Wednesday, April 24, 2013

MYST POST #3: The Breakfast Club

The Breakfast Club

The Breakfast Club is a timeless classic about teenagers. It is still very popular today because just about every teen today can relate to one of the 5 in the film. It is set in a suburb in Illinois and starts off by introducing 5 very different teens. They are known as the typical stereotypes, Princess, Brain, Athlete, Basket Case and a Criminal. In the beginning they all think they have nothing in common except for having detention on the same day, but as the day progresses they find out that they are more connected than they thought. 

The writer and director of this film was John Hughes and he made several other teen films in the 1980's as well, such as Weird Science, Sixteen Candles and Ferris Bueller's Day Off. He is very famous for these films that he made because they are well-written, relatable and have superb acting. The Breakfast Club stars upcoming actors at the time such as, Molly Ringwald (Princess) and Emilio Estevez (Athlete). Molly Ringwald starred in one of Hughes earlier films Sixteen Candles in 1984.  Now even though you can tell through the clothes and language that this was in the 80's, the teens are still dealing with the same problems as kids today.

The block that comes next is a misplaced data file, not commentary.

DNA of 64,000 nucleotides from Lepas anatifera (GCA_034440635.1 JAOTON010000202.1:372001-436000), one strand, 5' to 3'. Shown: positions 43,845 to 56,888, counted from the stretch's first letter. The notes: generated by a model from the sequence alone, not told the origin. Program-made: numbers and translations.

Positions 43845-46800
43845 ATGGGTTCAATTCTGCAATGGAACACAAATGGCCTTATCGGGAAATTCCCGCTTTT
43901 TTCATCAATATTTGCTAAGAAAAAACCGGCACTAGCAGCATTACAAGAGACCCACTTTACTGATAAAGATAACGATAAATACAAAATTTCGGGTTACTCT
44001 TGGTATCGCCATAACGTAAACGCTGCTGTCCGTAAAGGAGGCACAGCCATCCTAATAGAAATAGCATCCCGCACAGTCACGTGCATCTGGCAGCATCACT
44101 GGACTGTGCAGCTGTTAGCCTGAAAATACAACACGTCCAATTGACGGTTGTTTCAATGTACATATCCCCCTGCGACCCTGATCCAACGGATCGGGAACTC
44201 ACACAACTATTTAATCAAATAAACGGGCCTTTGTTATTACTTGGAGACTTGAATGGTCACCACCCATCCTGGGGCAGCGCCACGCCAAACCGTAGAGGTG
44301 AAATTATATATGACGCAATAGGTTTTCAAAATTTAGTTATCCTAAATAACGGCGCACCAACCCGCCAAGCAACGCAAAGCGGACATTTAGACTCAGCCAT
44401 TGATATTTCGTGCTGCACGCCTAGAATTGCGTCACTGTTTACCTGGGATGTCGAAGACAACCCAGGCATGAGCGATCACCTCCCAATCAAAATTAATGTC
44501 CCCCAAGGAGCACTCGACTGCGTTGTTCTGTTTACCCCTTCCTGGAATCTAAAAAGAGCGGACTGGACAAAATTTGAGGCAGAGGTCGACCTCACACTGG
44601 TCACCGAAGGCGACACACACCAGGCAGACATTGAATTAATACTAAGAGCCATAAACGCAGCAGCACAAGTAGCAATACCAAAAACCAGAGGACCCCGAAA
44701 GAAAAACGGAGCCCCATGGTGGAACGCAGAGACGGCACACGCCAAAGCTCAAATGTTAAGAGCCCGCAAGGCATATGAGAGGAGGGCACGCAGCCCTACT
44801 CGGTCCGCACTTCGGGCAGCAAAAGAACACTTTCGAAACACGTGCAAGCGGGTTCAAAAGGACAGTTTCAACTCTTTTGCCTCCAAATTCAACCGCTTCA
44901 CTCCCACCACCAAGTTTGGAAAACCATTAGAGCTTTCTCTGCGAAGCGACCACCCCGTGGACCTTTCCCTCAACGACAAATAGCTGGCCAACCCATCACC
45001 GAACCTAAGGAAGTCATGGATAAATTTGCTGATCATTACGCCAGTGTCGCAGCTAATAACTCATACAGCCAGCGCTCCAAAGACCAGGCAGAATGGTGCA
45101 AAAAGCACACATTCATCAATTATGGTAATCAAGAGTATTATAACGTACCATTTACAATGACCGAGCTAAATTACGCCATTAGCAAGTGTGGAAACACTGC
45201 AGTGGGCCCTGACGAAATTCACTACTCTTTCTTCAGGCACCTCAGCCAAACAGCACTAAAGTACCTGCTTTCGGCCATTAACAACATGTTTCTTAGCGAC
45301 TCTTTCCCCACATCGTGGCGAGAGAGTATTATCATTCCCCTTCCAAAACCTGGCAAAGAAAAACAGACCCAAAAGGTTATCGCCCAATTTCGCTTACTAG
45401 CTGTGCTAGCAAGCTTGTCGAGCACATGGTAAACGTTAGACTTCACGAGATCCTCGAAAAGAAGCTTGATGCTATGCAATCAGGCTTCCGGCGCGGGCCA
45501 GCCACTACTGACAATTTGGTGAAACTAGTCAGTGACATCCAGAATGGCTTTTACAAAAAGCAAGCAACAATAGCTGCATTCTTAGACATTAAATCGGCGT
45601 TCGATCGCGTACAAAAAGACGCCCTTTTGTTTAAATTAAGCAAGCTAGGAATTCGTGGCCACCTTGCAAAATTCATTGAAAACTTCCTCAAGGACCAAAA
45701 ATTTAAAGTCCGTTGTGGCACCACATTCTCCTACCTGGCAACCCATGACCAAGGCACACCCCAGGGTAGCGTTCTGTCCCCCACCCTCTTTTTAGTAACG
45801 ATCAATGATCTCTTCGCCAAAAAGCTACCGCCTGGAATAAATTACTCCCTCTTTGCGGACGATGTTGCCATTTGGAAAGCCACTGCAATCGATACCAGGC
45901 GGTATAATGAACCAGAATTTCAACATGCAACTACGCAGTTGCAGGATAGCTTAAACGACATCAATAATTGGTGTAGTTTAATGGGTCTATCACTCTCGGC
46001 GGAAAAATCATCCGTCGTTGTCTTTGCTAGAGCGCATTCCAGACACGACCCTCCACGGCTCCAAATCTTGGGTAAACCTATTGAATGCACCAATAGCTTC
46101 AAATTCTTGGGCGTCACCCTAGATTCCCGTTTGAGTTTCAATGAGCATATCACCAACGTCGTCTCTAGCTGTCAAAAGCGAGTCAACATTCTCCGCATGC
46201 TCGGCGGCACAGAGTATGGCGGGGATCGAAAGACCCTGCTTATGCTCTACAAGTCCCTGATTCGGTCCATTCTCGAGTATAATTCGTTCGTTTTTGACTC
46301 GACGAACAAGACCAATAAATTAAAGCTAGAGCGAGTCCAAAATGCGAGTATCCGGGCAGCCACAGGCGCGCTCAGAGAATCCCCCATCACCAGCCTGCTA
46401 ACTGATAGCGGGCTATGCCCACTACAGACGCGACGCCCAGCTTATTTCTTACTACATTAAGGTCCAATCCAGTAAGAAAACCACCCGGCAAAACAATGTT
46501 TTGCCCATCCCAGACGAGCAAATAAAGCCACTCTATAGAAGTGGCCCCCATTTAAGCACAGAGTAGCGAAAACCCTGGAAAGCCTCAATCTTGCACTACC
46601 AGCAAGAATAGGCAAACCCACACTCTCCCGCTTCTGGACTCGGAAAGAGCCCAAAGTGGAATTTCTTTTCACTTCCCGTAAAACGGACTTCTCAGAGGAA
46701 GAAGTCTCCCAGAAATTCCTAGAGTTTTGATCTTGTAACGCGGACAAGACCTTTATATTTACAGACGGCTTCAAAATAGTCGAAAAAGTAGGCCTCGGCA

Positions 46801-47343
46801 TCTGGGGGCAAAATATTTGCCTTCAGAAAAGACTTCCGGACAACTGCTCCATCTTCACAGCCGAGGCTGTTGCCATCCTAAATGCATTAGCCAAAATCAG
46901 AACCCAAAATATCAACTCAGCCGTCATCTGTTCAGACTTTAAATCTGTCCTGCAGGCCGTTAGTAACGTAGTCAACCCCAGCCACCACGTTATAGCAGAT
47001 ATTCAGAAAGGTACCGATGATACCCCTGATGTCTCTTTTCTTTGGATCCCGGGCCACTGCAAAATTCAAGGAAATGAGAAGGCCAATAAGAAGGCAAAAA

The look of this movie is very distinct. The costumes and look of the school really represent the stereotypes and aspects of high school. Each character has there own style and way of talking, which in the beginning separates them a lot. Throughout the film there are a lot of wide shots to show all 5 characters and how they react to each other. There are also solo shots where one character will be talking and it is a close up of them. Some of the famous scenes incude them running from the teacher in the hallway and they so some jump cuts of them running from hall to hall which was an interesting technique. 

One of my favorite scenes and I think one of the most emotional is the scene where they are all talking about how they got into detention and about their more personal lives. In this scene they all talk about what they are worrying about or their personal problems which I think is a great way to weave all of their stories together. 

Overall, I give this movie 4.5/5 stars. I love this film because of its timeless quality and effect it leaves on you. I recommend this to anyone really, but especially ages 14-19 to really relate to it. 

1 comment:

  1. Nice job here, Natalie. The Breakfast Club has definitely made it onto the "classic teen film" list. It's an interesting reflection of the '80s and '80s films. I think there's a lot that is interesting about the film, but I wonder what aspects of it are dated at this point. Nice review. Keep it up.